Securing Birth Certificate Documents with DNA Profiles

The MSEIP Grant Team (#P120A150063) presents

Securing Birth Certificate Documents with DNA Profiles

Securing Birth Certificate Documents with DNA Profiles 1

Keynote speaker: Dr. Ying Liu of St. Johns University


The birth certificate is a document used by a person to obtain identification and licensing documents throughout their lifetime. For identity verification, the birth certificate provides limited information to support a person’s claim of identity. Authentication to the birth certificate is strictly a matter of possession. DNA profiling is becoming a commodity analysis that can be done accurately in under two hours with little human intervention. The DNA profile is a superior biometric to add to a birth record because it is stable throughout a person’s life and beyond. Acceptability of universal DNA profiling will depend heavily on privacy and safety concerns. The U.S. FBI CODIS profile is used as a basis to discuss the effectiveness of DNA profiling and to provide a practical basis for a discussion of potential privacy and authenticity controls. It is important to note that adopting DNA profiles to improve document security should be done cautiously.

Dr. Ying Liu received his B.S. degree in Environmental Biology from Nanjing University, China. He received Masters degrees in Bioinformatics and Computer Science, and Ph.D. degree in Computer Science from the Georgia Institute of Technology. He is now a tenure-track Assistant Professor in the Division of Computer Science, Mathematics and Science, College of Professional Studies, St. John’s University. His research interests include data mining, text mining, big data analytics, bioinformatics, computational biology, and database system. He has published more than 50 peer-reviewed research papers in various journals and conferences. He has served as a program cochair/ conference co-chair and a program committee member for several international conferences/workshops. He is a lifetime member of the ACM.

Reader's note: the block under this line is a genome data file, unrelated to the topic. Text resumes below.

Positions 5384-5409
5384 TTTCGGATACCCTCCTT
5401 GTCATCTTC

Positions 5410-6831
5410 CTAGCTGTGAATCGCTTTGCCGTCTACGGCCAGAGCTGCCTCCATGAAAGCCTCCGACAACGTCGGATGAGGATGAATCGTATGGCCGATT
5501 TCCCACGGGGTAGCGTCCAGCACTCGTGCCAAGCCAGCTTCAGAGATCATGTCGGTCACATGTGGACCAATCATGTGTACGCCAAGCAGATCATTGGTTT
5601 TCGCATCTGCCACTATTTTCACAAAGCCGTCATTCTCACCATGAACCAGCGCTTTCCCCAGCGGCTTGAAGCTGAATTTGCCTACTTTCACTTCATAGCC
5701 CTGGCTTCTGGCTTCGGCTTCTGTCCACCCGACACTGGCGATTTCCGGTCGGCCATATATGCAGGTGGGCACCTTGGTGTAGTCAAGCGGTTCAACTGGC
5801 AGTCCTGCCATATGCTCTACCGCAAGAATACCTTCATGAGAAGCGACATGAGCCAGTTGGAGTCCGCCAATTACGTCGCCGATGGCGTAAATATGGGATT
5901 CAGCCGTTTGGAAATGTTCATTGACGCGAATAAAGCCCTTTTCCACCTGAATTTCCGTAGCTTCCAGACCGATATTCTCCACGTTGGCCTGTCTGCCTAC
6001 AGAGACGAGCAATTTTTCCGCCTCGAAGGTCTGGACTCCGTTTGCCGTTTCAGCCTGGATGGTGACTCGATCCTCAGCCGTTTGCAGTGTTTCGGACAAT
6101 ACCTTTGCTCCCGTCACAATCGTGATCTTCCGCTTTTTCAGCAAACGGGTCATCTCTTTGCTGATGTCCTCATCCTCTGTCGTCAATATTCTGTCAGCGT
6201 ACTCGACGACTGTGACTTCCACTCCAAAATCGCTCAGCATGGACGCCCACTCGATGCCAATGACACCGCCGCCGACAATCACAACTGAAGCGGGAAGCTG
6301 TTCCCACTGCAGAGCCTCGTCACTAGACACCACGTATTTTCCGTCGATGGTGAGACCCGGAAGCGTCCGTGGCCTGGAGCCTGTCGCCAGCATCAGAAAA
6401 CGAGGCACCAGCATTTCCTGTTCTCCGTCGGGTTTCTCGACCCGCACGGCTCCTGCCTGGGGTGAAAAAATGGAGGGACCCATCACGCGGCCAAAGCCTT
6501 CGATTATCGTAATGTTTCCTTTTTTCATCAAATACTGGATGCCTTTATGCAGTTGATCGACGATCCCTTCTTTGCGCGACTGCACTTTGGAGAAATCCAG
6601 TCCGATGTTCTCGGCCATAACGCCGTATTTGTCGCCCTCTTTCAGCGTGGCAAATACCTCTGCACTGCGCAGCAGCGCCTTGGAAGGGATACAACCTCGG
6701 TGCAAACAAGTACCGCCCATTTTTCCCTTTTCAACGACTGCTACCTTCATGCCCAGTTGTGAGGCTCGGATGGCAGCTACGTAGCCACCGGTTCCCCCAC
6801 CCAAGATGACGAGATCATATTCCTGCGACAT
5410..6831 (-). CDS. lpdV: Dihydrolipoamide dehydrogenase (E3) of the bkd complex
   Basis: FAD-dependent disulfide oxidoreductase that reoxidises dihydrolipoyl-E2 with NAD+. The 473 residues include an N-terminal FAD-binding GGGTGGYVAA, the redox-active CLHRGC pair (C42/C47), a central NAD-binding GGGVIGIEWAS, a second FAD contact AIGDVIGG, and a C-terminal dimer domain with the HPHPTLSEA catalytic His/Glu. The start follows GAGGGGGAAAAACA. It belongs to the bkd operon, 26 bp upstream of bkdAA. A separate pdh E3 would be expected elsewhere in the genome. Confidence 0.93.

All Welcome.

Turning Your Exercises into Games:A Mid-Semester Workshop with What’s Your Game Plan?

Games and simulations are powerful tools for learning. In this boot camp brainstorm, BMCC’s Prof. Joe Bisz (English) and Prof. Kathleen Offenholley (Mathematics) break up professors and graduate students into design teams whose job is to enhance an exercise with the mechanics of popular board games. This workshop provides a fun introduction to the engagement and deep learning principles behind game-based learning pedagogy.


Turning Your Exercises into Games:A Mid-Semester Workshop with What’s Your Game Plan? 2

Mathematics and Physics Colloquium: Symmetric Class-0 Subgraphs and Forbidden Subgraphs

[icon name=”map-marker” class=”” unprefixed_class=””] Place: Namm 720
[icon name=”calendar” class=”” unprefixed_class=””] Date: Thursday October 22, 2015

[icon name=”clock-o” class=”” unprefixed_class=””] Time: 12:45 p.m.

Presented by Prof. Eugene Fiorini
Faculty and students are welcome, light refreshments will be served.

Competition graphs and graph pebbling are two examples of graph theoretical-type games played on a graph under well-defined conditions. In the case of graph pebbling, the pebbling number pi(G) of a graph G is the minimum number of pebbles necessary to guarantee that, regardless of distribution of pebbles and regardless of the target vertex, there exists a sequence of pebbling moves that results in placing a pebble on the target vertex. A class-0 graph is one in which the pebbling number is the order of the graph, pi(G)=|V(G)|. This talk will consider under what conditions the edge set of a graph G can be partitioned into k class-0 subgraphs, k a positive integer. Furthermore, suppose D is a simple digraph with vetex set V(D) and edge set E(D). The competition graph G(V(G),E(G)) of D is defined as a graph with vertex set V(G)=V(D) and edge vw in E(G) if and only if for some vertex u in V, there exist directed edges (u,v) and (u,w) in E(D). This talk will present some recent results on forbidden subgraphs of a family of competition graphs.

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